Waikato Police and medical experts are crediting the use of a taser as being instrumental in the saving of a man's life in Te Kuiti early this morning.
Western Waikato Area Commander, Inspector Paul Carpenter, said Police were called to Te Kuiti's main street shortly after midnight.
"Ambulance staff had been called about an aggressive man bleeding heavily from an injured arm, our staff arrived to provide protection for the ambulance officers and observed the man acting in a threatening manner in the area of the railway tracks in the centre of town.
"Not realising the man had caused himself an arterial bleed to his right arm when he had smashed a window our staff decided to use a taser in the interest of ensuring the safety of themselves and the medical staff."
Mr Carpenter said it was only when the man had been taken by ambulance to Te Kuiti Hospital that it became apparent just how seriously injured the man was.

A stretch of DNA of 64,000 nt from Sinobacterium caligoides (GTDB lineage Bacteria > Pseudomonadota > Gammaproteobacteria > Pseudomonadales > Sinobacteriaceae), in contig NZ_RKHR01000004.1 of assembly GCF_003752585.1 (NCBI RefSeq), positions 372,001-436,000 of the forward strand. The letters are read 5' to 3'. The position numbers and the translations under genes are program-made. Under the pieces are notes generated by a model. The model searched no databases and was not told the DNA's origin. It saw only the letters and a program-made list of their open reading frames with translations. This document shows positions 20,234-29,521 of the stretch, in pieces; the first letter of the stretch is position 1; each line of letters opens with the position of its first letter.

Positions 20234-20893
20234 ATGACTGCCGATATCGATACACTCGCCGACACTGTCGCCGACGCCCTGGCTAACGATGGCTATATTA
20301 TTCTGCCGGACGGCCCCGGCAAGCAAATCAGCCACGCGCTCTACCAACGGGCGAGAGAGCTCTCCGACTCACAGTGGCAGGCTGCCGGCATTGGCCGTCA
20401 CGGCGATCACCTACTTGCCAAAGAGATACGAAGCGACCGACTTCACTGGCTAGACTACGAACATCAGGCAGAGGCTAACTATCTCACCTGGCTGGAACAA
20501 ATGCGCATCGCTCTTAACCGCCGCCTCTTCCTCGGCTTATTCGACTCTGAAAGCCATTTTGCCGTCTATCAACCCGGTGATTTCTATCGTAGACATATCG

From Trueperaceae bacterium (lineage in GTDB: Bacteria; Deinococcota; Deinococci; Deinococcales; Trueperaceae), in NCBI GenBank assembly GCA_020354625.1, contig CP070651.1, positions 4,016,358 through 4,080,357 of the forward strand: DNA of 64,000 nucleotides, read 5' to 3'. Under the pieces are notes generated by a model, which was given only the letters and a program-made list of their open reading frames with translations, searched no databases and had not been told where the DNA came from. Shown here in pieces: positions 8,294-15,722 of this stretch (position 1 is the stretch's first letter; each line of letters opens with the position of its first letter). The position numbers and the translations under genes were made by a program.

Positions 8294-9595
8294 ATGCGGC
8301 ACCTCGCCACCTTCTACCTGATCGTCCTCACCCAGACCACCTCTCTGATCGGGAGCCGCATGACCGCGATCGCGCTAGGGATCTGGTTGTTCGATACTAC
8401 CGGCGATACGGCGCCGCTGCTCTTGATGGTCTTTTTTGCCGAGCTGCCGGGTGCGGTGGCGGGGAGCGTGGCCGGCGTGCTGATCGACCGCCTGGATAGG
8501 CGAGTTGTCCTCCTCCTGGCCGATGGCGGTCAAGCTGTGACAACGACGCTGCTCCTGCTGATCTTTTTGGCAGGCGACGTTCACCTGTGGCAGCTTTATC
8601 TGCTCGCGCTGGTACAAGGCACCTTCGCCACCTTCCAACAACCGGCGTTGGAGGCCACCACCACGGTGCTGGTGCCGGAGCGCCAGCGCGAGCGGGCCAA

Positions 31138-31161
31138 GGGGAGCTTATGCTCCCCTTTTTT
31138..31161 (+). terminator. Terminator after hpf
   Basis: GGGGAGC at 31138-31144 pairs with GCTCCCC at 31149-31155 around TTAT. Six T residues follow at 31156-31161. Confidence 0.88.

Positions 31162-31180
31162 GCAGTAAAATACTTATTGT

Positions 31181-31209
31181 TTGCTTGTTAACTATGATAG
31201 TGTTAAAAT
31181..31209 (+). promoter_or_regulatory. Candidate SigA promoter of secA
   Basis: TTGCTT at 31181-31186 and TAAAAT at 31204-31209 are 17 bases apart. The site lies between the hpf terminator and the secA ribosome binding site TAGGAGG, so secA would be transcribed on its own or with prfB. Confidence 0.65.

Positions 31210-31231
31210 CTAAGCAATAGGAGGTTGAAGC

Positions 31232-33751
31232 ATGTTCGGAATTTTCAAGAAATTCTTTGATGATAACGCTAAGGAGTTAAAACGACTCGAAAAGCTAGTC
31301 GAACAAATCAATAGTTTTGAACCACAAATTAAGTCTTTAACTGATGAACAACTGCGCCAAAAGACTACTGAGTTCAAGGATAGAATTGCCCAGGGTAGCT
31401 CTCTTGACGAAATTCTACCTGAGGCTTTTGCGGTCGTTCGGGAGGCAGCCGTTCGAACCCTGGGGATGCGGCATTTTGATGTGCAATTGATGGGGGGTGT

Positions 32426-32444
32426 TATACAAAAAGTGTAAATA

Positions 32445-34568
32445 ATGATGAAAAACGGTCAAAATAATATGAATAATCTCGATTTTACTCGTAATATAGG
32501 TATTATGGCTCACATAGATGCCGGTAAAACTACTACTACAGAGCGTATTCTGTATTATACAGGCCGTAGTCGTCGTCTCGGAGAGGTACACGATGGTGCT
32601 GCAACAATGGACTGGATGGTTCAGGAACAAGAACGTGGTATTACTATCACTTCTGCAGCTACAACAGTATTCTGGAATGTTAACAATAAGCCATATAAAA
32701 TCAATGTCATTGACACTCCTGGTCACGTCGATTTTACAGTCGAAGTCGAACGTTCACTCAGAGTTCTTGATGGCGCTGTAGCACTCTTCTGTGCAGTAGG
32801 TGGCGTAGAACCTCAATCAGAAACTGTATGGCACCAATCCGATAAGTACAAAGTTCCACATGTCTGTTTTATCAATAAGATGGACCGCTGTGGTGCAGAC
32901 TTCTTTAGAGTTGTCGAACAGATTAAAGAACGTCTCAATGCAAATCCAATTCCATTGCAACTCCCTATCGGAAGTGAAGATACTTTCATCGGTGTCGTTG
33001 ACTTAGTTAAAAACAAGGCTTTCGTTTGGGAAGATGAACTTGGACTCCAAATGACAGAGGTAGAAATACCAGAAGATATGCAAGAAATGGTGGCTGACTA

"Doctors informed our staff that he had suffered an arterial bleed and had he not been subdued by the use of a taser in all likelihood he would have bled out."
"The fact that the taser is now available to our staff means they are able to positively intervene in serious situations with a dependable, non-lethal tactical option ensuring the safety of not only themselves and the public but the offender as well."
Known to Police and with a history of mental health issues, the 36-year-old offender was later transferred to Waikato Hospital where this afternoon he was awaiting specialist surgery for the injury to his arm.
"Not long ago a young man in Ngaruawahia tragically lost his life in very similar circumstances to what happened in Te Kuiti this morning when he suffered an arterial bleed after smashing a window.
"The officers involved in today's incident have every reason to feel proud of their actions in ensuring not only their own safety and that of other emergency services staff but that their timely intervention has had a direct impact in saving this man's life," said Mr Carpenter.